Wednesday, August 5, 2009

Democrats' Emerging Healthcare Fiasco, Part I

Note: this is a commentary, not a link to a show.

If you look closely, real closely, at the emerging Democratic healthcare “reforms”, you’re going to get nervous and you should become alarmed. The system in creation is a dysfunctional patchwork nightmare of unneccessary, over-bureaucratized, over-regulatory, mandates, tax subsidies to profitmaking insurance companies, penalties and fines, about which in part II in a few days. There is now a growing possibility that the plan has become so convoluted it will collapse under its own weight come the congressional vote. If it does pass, and the momentum is still in its favor, although the politicking of the August recess will probably determine its fate, we appear to be getting a system that is marginally improved for everyday people but so full of dysfunctions that the system will be an operational nightmare that might even fail and also be open to political attack from the right. This raises a central question for the Left now: do we continue to support reform for the sake of reform and push for the strongest public option, little of which is now even left, and other features or do we join the Republicans, for opposite reasons, and kill this monstrosity before it is born and start from scratch with a simple, efficient, elegant single payer plan. Ironically, regardless of what we do, this might be where events take us anyway.

And here’s another reason to be alarmed. These Rube Goldbergian health bills are everything the Right has always bashed the liberals for, discredited the liberal label and enabled them to dominate American politics for the past 30 years. The liberals are repeating that part of their history that discredited them and this could wreck the Democratic Party in the coming elections and make Obama a one-termer. But maybe that would be a good thing so that enough people are finally shocked into understanding how corporate liberalism keeps the Democratic Party stuck in a decades long cycle of arguing marginal issues with the Republican corporate party which results in see saw elections determined by a couple of percentage points or even the Supreme Court, or whether or not there’s an economic collapse at the time of the election. Maybe a collapse of the Democratic Party is what it is going to take for a progressive reformation within the party, or the ascendancy of the Green Party.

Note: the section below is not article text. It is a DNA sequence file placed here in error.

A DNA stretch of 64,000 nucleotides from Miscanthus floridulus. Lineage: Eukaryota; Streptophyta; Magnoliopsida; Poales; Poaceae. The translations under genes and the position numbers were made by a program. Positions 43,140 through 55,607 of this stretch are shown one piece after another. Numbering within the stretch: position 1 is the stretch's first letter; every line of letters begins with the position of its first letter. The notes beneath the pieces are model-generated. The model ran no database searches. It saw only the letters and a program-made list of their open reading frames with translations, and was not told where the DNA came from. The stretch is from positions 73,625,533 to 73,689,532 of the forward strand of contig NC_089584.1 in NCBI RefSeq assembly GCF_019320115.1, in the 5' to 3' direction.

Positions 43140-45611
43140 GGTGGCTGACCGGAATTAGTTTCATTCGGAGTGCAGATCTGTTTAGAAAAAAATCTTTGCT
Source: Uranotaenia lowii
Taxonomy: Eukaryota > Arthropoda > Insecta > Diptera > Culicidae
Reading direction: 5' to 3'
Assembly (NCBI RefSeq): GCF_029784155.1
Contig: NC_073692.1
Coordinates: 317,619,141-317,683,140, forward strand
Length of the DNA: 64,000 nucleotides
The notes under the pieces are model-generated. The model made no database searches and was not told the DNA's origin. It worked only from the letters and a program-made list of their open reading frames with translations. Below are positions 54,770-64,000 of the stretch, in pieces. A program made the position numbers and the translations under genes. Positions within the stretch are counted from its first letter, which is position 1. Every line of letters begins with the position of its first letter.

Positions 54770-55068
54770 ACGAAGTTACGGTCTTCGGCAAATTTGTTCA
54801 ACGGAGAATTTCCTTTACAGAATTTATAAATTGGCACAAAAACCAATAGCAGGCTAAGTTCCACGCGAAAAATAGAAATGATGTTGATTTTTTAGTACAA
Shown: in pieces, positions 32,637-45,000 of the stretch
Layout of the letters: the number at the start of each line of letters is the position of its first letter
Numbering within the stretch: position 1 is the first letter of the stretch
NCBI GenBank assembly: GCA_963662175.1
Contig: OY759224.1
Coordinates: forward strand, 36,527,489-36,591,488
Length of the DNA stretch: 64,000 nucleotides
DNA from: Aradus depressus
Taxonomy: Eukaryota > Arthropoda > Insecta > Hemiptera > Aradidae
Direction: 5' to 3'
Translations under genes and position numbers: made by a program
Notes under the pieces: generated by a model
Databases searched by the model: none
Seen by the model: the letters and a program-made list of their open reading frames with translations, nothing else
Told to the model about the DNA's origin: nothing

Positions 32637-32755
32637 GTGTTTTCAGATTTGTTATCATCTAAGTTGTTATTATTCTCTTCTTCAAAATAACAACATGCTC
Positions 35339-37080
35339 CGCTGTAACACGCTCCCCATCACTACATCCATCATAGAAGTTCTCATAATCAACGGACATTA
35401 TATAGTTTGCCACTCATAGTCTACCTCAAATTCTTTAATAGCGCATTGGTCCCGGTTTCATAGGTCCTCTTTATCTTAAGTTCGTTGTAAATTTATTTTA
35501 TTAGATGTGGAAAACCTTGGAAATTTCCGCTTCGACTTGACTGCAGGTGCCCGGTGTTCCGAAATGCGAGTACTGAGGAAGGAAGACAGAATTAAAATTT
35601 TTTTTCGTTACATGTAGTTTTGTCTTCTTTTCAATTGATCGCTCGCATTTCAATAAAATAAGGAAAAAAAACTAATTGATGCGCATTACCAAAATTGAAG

You can hear the discussion of these issues on this week’s Mark Weaver Show, Aug 1, now archived, with guest Tallahassee surgeon Raymond Bellamy of Physicians for a National Health Program.

The deeper I looked at the emerging legislation, the more it didn’t make sense. I swear. I didn’t realize what a mess it is. The impression I had had from the TV reports and cursory readings of the news articles was that we were on track for a much better, more coherent healthcare system. But we’re not. It didn’t make sense. How could these intelligent people be doing this? Slowly I had a revelation, that the reasons behind most of these absurdities wasn’t rational public policy, because it’s not rational, but politicized compromises designed to preserve almost in totality the for-profit middleman health insurance in this country that adds 30% to health costs in unnecessary adminstration and large profit margins , the only one in the world, I’ve heard, while trying to mitigate all of the problems this superfluous brokerage system has caused.

The responsibility for all of this, and the way out of it, lies with President Obama. Healthcare is one-sixth of the economy. This is a reform of historic proportions. It’s a major major effort and it’s hard. It requires a President in charge. Dr. Bellamy pointed out in my interview that Obama’s mistake was to hand health reform over to the congressional committees with little guidance. I agree. Congressional committees are parochial fiefdoms involved in turf wars and ego battles and subject to excessive influence from the business interests that fund their campaigns. A big issue like this requires strong, LBJ style unifying leadership from a President, and specifically a moderately detailed vision from the president of a future healthcare system. Obama has made the exact opposite of the mistake the Clintons made: they presented an overly detailed plan, derived in secrecy, to congress as a fait accompli.

And the vision Obama should have proferrered is single payer. Forget whether single payer is passable. It’s irrelevant. It should have been the foundation for the congressional negotiations. Far better for the nation through the media to have debated, and to have made compromises to a single payer plan, no matter how stinky they may have been to a lot of us, than to bargain away what the Democrats are in the process of bargaining away, whatever that was to begin with. Actually, the House, with strong LBJ leadership, could probably pass single payer by a narrow majority vote. How much better off we would have been, can you imagine?, if the conference negotiations this fall had been over a Senate filibuster-compromised for-profit system and a House socialized system. If health reform collapses we must besiege Obama to start over again along these lines, although that won’t happen. If everday people are to curb corporate power to set high prices for basic needs it is essential to have a strong, principled, committed leader as president. This sycophant Obama is not capable of that and we’re not going to change his personality. It is the great tragedy of his presidency and our country that he arrived at precisely the historic moment when genuine progressive reforms on the order of the Reagan revolution could have been enacted.

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